Refining and Recycling of Silicon: A Review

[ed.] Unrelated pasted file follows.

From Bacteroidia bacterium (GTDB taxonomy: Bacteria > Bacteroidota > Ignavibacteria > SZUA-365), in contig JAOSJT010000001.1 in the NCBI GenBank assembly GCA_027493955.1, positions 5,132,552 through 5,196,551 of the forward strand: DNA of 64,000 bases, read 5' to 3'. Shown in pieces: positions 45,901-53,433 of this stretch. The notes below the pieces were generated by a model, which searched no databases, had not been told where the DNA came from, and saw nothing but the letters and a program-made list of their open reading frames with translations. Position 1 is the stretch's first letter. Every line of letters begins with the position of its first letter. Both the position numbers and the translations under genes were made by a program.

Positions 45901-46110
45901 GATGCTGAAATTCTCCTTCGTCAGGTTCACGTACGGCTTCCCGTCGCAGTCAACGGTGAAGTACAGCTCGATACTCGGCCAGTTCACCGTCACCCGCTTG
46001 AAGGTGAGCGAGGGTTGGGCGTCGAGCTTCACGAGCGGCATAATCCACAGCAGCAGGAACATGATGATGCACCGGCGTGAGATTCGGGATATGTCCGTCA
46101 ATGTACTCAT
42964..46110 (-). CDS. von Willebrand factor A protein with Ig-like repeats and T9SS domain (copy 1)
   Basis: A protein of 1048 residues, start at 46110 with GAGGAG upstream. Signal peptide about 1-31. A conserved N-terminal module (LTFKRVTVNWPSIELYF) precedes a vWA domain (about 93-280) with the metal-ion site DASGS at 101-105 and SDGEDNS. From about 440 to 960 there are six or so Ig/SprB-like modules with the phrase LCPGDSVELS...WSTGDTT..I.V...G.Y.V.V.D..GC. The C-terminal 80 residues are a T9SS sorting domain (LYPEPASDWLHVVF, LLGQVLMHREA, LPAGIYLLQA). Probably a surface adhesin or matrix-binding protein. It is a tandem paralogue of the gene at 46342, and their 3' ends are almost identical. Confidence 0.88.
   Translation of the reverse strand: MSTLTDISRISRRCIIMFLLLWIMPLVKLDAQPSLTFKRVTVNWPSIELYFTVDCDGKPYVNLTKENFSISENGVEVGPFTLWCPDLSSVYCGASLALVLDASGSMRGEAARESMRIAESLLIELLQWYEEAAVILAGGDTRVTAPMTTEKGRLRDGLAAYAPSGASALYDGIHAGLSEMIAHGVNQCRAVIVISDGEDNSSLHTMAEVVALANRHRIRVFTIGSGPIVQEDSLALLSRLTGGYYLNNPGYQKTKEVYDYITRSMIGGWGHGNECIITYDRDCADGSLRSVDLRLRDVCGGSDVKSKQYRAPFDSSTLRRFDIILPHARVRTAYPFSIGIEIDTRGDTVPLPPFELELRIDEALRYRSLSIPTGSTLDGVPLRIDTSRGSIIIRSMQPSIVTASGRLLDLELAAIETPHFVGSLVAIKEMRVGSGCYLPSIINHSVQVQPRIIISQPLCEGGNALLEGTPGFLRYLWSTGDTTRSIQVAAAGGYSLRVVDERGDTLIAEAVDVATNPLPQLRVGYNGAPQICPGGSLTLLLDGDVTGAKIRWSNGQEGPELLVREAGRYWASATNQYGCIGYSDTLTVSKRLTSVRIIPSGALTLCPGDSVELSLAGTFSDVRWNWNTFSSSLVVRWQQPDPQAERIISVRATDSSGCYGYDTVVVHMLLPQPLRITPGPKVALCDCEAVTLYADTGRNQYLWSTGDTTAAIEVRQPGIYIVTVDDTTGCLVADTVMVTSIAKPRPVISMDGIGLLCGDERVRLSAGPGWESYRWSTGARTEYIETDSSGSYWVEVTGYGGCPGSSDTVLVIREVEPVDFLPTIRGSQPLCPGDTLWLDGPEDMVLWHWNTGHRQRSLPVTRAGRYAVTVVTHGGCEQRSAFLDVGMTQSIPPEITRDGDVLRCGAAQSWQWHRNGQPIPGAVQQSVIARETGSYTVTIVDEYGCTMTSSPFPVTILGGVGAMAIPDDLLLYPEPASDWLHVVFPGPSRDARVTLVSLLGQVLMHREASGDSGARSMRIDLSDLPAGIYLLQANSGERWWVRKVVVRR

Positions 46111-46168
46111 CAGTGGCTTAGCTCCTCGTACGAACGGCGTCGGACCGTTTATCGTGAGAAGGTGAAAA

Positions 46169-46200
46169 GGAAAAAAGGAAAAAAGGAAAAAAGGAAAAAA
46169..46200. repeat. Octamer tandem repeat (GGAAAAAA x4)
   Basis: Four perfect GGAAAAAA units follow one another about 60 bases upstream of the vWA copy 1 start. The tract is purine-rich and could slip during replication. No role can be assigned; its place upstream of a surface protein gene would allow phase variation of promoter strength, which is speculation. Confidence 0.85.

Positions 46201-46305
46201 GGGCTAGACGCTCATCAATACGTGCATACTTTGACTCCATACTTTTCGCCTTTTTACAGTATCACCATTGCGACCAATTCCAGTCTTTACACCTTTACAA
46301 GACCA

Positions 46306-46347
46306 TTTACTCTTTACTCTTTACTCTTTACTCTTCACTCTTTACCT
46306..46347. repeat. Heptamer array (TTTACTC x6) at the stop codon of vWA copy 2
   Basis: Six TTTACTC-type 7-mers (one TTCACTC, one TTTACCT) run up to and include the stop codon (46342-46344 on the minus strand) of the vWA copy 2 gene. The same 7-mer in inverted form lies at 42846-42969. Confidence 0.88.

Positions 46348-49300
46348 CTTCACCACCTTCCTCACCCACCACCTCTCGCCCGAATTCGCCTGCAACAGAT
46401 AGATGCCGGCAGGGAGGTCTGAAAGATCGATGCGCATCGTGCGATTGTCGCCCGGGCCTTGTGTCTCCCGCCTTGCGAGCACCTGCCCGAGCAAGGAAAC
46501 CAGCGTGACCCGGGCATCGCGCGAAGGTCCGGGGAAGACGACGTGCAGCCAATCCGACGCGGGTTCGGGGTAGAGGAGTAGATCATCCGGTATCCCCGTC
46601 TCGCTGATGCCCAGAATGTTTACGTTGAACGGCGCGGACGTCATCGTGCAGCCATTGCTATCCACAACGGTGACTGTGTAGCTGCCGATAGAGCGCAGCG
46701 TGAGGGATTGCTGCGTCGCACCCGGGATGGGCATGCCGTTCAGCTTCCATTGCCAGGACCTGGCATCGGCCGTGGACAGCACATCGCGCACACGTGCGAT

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Silicon has a very broad spectrum of usage nowadays and it lies at the heart of much modern technology. It is the most abundant element in the earth’s crust after oxygen. Indeed, it’s use ranges from such bulk commodities as concrete, clays and ceramics, through more chemically modified systems such as soluble silicates, glasses and glazes to the recent industries based on silicone polymers and solid-state electronics devices. The refined technology of ultra pure silicon itself is perhaps the most elegant example of the close relation between chemistry and solid-state physics and has led to numerous developments such as the transistor, printed circuits and microelectronics. Three major applications have since greatly stimulated the production and purification of silicon, that is, as an alloy in aluminium, silicones and solid-state electronics. Silicon carbide has also found a broad range of applications taking advantage of its hardness and chemical noble character. Over the past years, the photovoltaic industry has been experiencing a strong economic growth world-wide. This expansion is due to an increasing demand for PV modules which is expected to continue in the coming years. Since the dominant semiconductor material used in photovoltaics is silicon, in this literature review emphasis is put on the recycling and refining of silicon for photovoltaics (PV).